Hello to All! On Nov. 7 I delivered the Kappen Memorial Lecture in downtown Bangalore, a yearly event done by Visthar [the NGO I am volunteering with]. The lecture commemorates the life and work of Sebastian Kappen who was a Jesuit priest here in India, and a radical one at that. He died in 1993, but left behind a legacy of living with and working in the midst of the poor. He also wrote many books and was on the “to be silenced” list of JPII had Kappen not died. He often spoke of releasing Jesus from the constrictions that have been placed on him by the church. Truly I have encountered in his writings a brother. And so it was an honor to give this memorial lecture.
Amazingly enough, I am the first non-Indian person to give this lecture, and the 16th person to give it [Vandana Shiva is one of the former presentors]. My forty minute talk focused on theatre and feminist theologies as arenas in which to dream and rehearse trans-formation and trans-figuration. Justice. [built on Boal’s phrase: the theatre is a rehearsal for revolution]. There were approximately 150 people present and from all walks of life.
I have some pretty wonderful pictures of this event, as well as pictures from the previous post on this blog—and can you believe it, the server here at Visthar will not upload them. I am eager to show them to you….and will put them up as soon as possible.
Saturday, Nov. 7:
Again, no pics uploaded, but the SECOND ECUMENICAL EUCHARIST this morning, Saturday, at 11:30am. Some 30 people in a lovely large circle with a table in the middle in an outdoor space here at Visthar completely surrounded by beautiful fruit trees. A perfect place to celebrate a Mass of Women Mystics: from Mira Bai, to Hildegard of Bingen to Sufi women mystics! On the table were also beautiful “dolls” made by Francoise Bosteels showing a boy, Ravi, searching through garbage for food, a woman on her back, sari torn away, raped….and a woman holding the cup/chalice and a man the bread [women shedding their blood and sharing their life blood for the life of the world]. [ http://francoisebosteels.blogspot.in/ ]
We used chappati for bread, a flat round freshly made chappati…..and water so precious, so part of us. Our liturgy as usual de-centered the priest, and instead raised up the voices of all present as leaders of the liturgy. The comments afterward were rather extraordinary: ‘I am Catholic and I always have a hard time at Mass because it is so controlled by the priest….but this had all of us involved and participating;” “We are going to have more Eucharists like this one now and new ones that we want to dream up, maybe an actual meal next time…” “You know, worship in India prior to colonization was very free….but when the West came it became so stilted and stiff….this Eucharist today didn’t feel like that, it was free.”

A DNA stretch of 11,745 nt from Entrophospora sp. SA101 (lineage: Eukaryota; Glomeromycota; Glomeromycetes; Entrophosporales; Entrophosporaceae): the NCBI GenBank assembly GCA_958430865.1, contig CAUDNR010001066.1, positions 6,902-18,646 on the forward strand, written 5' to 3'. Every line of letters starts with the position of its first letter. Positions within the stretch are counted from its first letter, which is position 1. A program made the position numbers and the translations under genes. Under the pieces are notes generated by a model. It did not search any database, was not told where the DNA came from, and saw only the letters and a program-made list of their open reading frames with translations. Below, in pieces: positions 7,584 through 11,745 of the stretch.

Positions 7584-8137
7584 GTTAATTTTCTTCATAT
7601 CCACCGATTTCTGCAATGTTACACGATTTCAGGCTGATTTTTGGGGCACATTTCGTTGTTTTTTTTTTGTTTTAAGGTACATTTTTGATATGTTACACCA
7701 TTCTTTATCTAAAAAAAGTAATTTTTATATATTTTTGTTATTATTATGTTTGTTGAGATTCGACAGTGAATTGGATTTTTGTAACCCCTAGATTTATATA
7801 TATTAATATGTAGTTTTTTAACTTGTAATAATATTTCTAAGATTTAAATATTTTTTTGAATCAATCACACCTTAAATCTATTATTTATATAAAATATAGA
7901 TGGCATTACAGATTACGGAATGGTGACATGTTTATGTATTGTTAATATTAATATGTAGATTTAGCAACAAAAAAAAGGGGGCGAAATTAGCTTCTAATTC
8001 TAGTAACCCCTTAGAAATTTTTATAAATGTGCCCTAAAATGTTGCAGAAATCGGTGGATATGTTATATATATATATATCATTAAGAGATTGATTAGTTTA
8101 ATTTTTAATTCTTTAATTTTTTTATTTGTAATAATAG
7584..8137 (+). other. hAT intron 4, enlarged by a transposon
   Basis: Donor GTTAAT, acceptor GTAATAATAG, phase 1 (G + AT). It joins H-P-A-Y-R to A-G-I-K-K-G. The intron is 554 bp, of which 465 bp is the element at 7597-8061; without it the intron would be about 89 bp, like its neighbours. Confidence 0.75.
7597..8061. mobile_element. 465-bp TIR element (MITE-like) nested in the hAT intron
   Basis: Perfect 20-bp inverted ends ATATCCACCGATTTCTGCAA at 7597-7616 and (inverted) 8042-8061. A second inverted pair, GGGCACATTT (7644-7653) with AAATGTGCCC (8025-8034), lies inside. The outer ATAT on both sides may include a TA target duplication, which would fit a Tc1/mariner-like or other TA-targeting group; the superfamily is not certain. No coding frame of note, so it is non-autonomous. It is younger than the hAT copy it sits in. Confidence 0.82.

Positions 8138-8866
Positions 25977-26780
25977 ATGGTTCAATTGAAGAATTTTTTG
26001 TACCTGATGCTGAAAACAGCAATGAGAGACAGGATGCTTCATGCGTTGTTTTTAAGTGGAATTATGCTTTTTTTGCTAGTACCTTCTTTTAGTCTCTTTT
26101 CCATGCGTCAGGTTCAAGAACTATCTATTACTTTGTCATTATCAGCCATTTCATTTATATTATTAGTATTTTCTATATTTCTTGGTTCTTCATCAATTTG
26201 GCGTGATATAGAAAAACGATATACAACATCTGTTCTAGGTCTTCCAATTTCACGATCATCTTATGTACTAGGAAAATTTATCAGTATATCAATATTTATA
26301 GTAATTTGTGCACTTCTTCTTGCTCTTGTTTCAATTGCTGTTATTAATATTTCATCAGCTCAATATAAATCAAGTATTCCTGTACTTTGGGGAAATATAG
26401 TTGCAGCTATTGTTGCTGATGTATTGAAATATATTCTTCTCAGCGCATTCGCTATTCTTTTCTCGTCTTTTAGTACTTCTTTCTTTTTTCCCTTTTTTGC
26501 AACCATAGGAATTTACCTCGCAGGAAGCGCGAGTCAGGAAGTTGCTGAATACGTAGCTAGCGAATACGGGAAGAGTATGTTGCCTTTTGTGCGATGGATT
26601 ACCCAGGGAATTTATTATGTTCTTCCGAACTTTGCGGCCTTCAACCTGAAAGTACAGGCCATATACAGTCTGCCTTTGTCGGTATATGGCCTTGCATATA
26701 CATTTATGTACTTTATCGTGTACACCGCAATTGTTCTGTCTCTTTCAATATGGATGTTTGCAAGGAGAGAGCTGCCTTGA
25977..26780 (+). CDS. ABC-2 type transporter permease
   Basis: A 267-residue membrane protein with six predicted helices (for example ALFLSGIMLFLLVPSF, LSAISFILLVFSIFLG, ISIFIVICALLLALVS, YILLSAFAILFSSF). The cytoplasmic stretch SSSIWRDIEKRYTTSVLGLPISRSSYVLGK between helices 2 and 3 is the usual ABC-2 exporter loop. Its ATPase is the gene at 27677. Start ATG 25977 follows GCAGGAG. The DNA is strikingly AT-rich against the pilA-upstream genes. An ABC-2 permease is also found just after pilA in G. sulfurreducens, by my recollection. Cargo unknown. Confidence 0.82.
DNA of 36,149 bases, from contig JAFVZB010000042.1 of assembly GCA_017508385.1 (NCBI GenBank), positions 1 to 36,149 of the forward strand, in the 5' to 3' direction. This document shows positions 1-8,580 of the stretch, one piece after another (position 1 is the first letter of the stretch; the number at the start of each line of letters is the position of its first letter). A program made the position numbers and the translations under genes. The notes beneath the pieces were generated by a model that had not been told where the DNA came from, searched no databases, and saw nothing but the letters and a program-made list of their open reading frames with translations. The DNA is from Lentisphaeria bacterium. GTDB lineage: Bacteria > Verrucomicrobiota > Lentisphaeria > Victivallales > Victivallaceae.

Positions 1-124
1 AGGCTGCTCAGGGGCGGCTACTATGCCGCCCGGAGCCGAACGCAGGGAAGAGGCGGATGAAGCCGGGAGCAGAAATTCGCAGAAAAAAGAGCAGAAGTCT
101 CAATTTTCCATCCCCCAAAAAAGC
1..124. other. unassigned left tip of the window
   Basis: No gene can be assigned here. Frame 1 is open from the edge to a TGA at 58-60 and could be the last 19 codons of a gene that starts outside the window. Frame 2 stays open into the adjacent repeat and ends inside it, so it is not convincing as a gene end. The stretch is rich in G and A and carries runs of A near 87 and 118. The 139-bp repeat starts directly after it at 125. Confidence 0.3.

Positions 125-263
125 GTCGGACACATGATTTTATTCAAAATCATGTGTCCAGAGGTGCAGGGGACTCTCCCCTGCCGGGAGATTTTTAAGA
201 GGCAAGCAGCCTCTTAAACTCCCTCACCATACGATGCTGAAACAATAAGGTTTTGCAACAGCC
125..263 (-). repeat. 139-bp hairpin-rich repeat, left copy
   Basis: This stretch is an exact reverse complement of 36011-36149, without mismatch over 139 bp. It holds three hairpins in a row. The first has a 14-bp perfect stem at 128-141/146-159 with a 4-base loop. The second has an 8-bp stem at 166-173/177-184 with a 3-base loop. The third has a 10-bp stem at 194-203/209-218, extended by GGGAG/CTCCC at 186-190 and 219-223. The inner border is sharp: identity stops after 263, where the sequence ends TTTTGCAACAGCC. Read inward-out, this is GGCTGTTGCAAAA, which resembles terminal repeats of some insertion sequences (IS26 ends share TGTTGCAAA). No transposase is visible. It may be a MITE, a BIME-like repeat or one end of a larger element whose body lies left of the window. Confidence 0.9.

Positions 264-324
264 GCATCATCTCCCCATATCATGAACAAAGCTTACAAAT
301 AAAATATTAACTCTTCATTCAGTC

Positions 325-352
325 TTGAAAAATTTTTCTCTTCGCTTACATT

Perhaps the most moving thing said to the whole group at the end of our Eucharist was by a young girl named Aruna. “Today” she said “I received my first communion and I am so happy!” Her mother was beaming next to her. Evidently she had asked her mother as the chappati was being passed around the circle and we were all feeding each other–may I?–and her mother had said “yes.” Oh how wonderful this was, we all laughed and clapped and hugged her. And of course I have a wonderful picture of her, but cannot upload it dear friends!!!!! Soon I hope.
Continuing our Eucharist we all shared a lovely lunch provided by Visthar.
This afternoon, at 3pm I visited “Liza’s Home”…..and KC and Molly Abraham [he is a retired, well-known Indian theologian, an authority on Third World theology, a Marxist scholar and propounder of the theory of “liberative solidarity”…..and she a retired medical doctor]. Their son, Ajit, was the person who gave me the idea of coming and volunteering with Visthar. Ajit teaches in Global Studies at CSU Monterey Bay, the same department that Kathryn [my spouse!] chairs. KC and Molly’s daughter, Liza, is mentally and physically disabled/differently abled. Molly started this home for her and for other women who are differently abled. There are 24 women there. Pictures to follow.
KC has been ill. He is 75. He spoke of the feeling of vulnerability, being fragile….but at the same time said he felt fearless because of what he believes will happen after death. It was a very beautiful conversation, peace-filled….but also probably difficult for his wife Molly, who also sat with us.
Returning from my visit, I spent an hour with a Minnesota student who is part of Concordia College’s semester in India, part of which is spent at Visthar. She wanted to speak about faith and what it is…..and what it means for me to call myself a Catholic. Her mother is Catholic, but does not practice. She wants to be a social worker and will spend next semester working on a Native American reservation in North Dakota.
TOO BED DEAR FRIENDS!!